The Loup City northwestern. (Loup City, Neb.) 189?-1917, January 19, 1905, Image 6

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    The Gourd Fiddle
I done make her out of an old soap g».’d
(Oh, my Addle dat sing so sweet!),
Ef I goes hungry, an’ my coat’s to’ed,
She sing to me whilst I's a-ridin’ on de
She sing to me drlvin’ de cows down de
An' de chunes putts a hop-hop-hoppin’
in my feet.
When de cotton laid by, an’ de crab
grass mowed
(Oh. Addle dat sing so sweet!).
Den de niggah git paid what he been
An’ you’ll see me a-settin’ up high on er
Wid de niggahs all a-hoppln' like er ol'
’Cayse toy Addle putts a hop-hop-hop
pin’ in dey feet'.
—Grace MacGowan Cooke in National
(Copyright. 1901. by Dally glory Pub. Co.)
When Chumpsky left home and Mrs.
Chumpsky that evening, it was with
the avowed intention of attending a
“lodge meeting."
"Don’t sit up for me, Agnes." he had
said. “It may be rather late when I
return. We are to elect our officers
for the coming year, you know."
As a matter of fact. Mrs. Chumpsky
did not know, but, like a good wife,
she promised obedience to her lord
and master. So. with a feeling of se
curity pulsing in his breast. (Agnes
was usually a sound sleeper) Chump
sky made his way, not to the lodge,
but to the rooms of a certain Mr. Black
well. from whence, a full hour later,
the two of them issued, clad in green
dominoes and masks. A carriage bore
them rapidly to the hall where the
great masquerade ball was soon to
break forth in ail its gaiety and splen
“Nothing else helps a man like tak
ing a night off occasionally,” Chump
sky explained, addressing his own
conscience as w'ell as Mr. Blackwell.
“Of course, with women it is different.
They are satisfied to stay at home.
They never feel any of that restless
ness. that desire for a little innocent
excitement without which man can
not exist."
To this Mr. Blackwell murmured a
ready assent, and Chumpsky's con
science chimed in.
The ball was indeed a gorgeous af
fair. Conscious of the security of their
disguises and carried away by the gay
spirit of the occasion, formality was
thrown to the winds. Men and women
danced with whom they pleased.
For a while Chumpsky stood back
and watched the revelers swing* and
sway across the polished floor. In
their gay abandon there was some
thing fascinating. For a whole ybar.
ever since his marriage, home and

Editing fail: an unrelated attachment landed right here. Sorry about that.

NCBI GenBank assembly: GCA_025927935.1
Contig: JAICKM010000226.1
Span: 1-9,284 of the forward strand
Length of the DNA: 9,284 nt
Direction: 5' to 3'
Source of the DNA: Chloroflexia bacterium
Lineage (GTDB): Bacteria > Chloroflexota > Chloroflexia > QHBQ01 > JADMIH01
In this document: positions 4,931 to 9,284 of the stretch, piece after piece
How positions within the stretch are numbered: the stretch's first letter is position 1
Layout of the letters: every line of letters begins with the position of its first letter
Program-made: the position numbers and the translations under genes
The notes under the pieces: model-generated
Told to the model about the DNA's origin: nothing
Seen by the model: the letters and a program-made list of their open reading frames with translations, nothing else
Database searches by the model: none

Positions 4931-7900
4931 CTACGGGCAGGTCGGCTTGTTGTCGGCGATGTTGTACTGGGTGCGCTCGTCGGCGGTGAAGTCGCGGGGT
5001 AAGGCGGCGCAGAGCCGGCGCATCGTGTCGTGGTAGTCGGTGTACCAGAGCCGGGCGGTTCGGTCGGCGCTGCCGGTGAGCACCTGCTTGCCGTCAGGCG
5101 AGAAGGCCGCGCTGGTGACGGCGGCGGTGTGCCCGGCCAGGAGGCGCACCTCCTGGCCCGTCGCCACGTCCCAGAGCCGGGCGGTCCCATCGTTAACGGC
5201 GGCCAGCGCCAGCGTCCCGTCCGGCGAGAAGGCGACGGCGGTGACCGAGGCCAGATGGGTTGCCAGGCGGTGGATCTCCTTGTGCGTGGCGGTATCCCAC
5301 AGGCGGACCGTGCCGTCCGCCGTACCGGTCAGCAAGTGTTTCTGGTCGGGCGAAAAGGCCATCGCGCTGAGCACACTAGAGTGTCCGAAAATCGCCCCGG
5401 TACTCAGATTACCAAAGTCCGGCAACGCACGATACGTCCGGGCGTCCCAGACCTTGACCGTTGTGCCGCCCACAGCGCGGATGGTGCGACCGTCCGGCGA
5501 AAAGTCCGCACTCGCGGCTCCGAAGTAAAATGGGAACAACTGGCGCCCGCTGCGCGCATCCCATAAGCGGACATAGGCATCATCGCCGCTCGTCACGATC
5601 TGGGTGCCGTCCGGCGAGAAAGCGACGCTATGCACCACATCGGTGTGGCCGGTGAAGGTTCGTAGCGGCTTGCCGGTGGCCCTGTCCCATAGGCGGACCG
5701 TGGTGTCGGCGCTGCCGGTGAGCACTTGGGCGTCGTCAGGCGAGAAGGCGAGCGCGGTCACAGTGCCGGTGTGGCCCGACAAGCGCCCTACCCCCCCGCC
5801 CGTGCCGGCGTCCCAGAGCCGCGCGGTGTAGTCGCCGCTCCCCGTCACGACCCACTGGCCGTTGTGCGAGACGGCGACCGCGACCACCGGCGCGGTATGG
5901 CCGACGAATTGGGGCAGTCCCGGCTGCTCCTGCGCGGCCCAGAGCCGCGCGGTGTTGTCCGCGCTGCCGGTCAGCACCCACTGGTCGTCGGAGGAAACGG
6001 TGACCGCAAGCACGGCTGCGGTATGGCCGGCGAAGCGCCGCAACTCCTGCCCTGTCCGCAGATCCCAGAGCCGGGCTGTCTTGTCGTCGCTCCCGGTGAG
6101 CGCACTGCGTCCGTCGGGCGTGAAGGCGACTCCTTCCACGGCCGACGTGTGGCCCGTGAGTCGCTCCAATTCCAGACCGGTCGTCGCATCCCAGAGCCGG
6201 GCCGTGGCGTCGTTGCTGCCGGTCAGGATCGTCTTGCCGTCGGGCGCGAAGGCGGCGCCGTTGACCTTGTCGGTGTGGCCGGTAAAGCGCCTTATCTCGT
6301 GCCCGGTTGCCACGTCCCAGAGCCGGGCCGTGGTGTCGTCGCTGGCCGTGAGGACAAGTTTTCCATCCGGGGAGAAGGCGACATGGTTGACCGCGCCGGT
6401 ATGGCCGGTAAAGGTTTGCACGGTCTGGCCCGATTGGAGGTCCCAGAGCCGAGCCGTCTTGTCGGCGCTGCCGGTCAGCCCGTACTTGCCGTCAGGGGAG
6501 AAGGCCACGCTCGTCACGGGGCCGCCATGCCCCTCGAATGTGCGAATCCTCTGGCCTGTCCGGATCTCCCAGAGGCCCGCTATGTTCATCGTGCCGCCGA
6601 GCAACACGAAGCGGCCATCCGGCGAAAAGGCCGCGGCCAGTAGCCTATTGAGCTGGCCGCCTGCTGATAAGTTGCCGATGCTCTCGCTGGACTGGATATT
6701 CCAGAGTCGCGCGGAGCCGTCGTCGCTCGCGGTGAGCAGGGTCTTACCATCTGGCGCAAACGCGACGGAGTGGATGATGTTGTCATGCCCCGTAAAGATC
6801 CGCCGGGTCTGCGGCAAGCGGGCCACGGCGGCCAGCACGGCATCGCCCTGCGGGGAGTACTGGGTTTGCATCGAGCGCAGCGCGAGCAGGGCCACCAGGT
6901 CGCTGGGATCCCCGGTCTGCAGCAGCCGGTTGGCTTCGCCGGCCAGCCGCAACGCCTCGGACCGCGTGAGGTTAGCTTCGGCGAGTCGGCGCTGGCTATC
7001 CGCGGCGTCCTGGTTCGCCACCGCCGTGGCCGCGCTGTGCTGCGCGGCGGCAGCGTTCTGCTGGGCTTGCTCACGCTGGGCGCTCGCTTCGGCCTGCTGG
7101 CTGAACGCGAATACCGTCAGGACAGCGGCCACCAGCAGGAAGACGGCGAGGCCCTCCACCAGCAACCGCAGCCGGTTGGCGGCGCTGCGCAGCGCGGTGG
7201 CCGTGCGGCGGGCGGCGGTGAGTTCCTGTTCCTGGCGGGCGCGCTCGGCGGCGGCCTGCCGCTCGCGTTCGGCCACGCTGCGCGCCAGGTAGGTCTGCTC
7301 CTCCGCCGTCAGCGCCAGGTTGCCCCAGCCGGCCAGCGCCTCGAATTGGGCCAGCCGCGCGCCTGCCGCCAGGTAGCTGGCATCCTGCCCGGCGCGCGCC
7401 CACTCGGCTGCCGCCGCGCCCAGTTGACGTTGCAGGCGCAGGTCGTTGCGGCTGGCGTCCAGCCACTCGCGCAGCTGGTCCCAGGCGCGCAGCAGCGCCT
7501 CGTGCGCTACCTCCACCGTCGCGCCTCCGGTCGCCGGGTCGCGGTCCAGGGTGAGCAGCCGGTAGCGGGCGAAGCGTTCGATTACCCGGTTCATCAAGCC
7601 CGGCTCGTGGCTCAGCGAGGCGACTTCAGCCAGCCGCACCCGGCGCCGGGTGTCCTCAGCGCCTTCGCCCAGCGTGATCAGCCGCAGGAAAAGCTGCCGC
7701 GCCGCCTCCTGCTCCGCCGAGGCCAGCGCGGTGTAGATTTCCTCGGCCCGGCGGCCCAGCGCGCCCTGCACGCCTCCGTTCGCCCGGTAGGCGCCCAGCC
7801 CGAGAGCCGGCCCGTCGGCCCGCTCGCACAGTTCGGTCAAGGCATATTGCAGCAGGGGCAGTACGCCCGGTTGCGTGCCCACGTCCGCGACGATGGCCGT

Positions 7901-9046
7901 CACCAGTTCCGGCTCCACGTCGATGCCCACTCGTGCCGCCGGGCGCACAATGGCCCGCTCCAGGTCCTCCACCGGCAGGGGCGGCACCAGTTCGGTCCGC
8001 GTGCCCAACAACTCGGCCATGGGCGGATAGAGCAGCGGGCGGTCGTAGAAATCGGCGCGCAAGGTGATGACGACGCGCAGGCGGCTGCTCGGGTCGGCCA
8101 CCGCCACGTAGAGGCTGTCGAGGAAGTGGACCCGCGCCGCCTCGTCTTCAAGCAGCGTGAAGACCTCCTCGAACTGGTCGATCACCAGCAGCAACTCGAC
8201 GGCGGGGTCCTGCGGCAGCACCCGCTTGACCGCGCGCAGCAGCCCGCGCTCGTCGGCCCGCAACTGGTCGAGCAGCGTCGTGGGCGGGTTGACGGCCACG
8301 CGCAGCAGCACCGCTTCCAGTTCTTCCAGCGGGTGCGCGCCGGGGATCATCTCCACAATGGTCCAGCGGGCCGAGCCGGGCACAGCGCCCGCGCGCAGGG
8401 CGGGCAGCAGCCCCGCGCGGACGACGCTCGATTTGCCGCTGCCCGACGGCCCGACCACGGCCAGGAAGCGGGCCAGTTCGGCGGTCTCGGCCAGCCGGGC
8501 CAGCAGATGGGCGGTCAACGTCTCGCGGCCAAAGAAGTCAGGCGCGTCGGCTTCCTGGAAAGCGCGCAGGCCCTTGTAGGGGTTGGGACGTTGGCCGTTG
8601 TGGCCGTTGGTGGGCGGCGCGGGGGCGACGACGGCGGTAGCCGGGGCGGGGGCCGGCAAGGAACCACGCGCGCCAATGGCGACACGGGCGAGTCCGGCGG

Mrs. Chumpsky bad taken up his
every thought. But as far as the pen
dulum swings to the right so far will
it return to the left. Chumpsky felt
himself swinging back. An uncon
trollable desire to dance, to be one
of the mad throng, seized on him.
Just as he turned to cast his eyes
about for a partner, a couple swayed
by. He could not help but notice
them, so gracefully they glided over
the floor. Every turn, wrapped the
long domino around the woman’s form,
fascinating Chumpsky’s eyes. Three
times while he stood there gazing,
spellbound, she circled by. The fourth
time they stopped almost in front
of him, scarcely two feet away. He
heard her murmur something about
cn ice, and the man bowed and glided
off. That was Chumpsky’s opportun
ity. He took advantage of it. What
he said he ne^er knew; but, divine
sensation, there* he was gliding across
the floor, one of his arms about her
waist, one of his hands clasping hers,
warm and soft.
It was true that Chumpsky was
born susceptible to feminine charms,
but even if his blood had been colder
than the coldest, It would have thaw
ed into warm living wine when he felt
the glow from her shoulder, pressing
against his breast, steal slowly, yet
irresistibly, over his whole being.
- May be it was the wine be had
drunk before leaving Blackwell’s
room, may be it was the spirit of the
occasion, may be it was the rich,
heavy odor of roses that wafted up to
his nostrils every time the long black
domino swing and clasped itself
around the superb creature he held in
In a state of semi-heavenly rapture.
his arms—be that as it may, Chump
sky was intoxicated with a divine in
toxication. And from the fullness of
bis heart his lips spoke. Heavenly sen
sation! He felt her shoulder press
closer to his. and her fingers tighten
their claSP
Even when the music stopped, and
they promenaded the long hall or sat
In the shelter of fern and palm,
Chumpsky dwelt in a state of semi
heavenly rapture. With each breath
he drank in the rich, heavy perfume
J roses nod his eyes feasted on every
Saaeeful movement and porZure. He
fefCthnt he would have giv*» hla
__ .. I.
right hand Just for one glimpse at the
face so well concealed by a mask
which not only hid her features but
even her hair, and prevented her voice
from reaching him except In the low
est, sweetest murmur Chumpsky had
ever heard.
The evening passed. Couple by cou
ple the dancers deserted the floor. It
was with a feeling of barbaric rage
that Chumpsky saw the tall cheval
ier, her first partner, coming toward
“When shall I see you again?"
Chumpsky panted in his eagerness to
finish before the man arrived.
“•—I rather overtaxed myself at the
lodge—lodge election.”
“To-morrow.” So well did the mask
hide even the voice he could just
catch the word.
“How shall I know you?”
She caught up a fold of her skirt
and swayed it gently. Again the rich,
heavy perfume of roses billowed up
to his nostrils.
“But where? When? At what
place?” Chumpsky gasped.
Before she could answer the man
was at her side. W’ith a low bow he
offered his arm. And when Chump
sky, dazed, stumbled to his feet, it was
to feel Blackwell's hand upon his
shoulder and to hear that gentleman
saying in his suavest accents:
“Been looking for you everywhere,
old boy.” Then as he caught Chump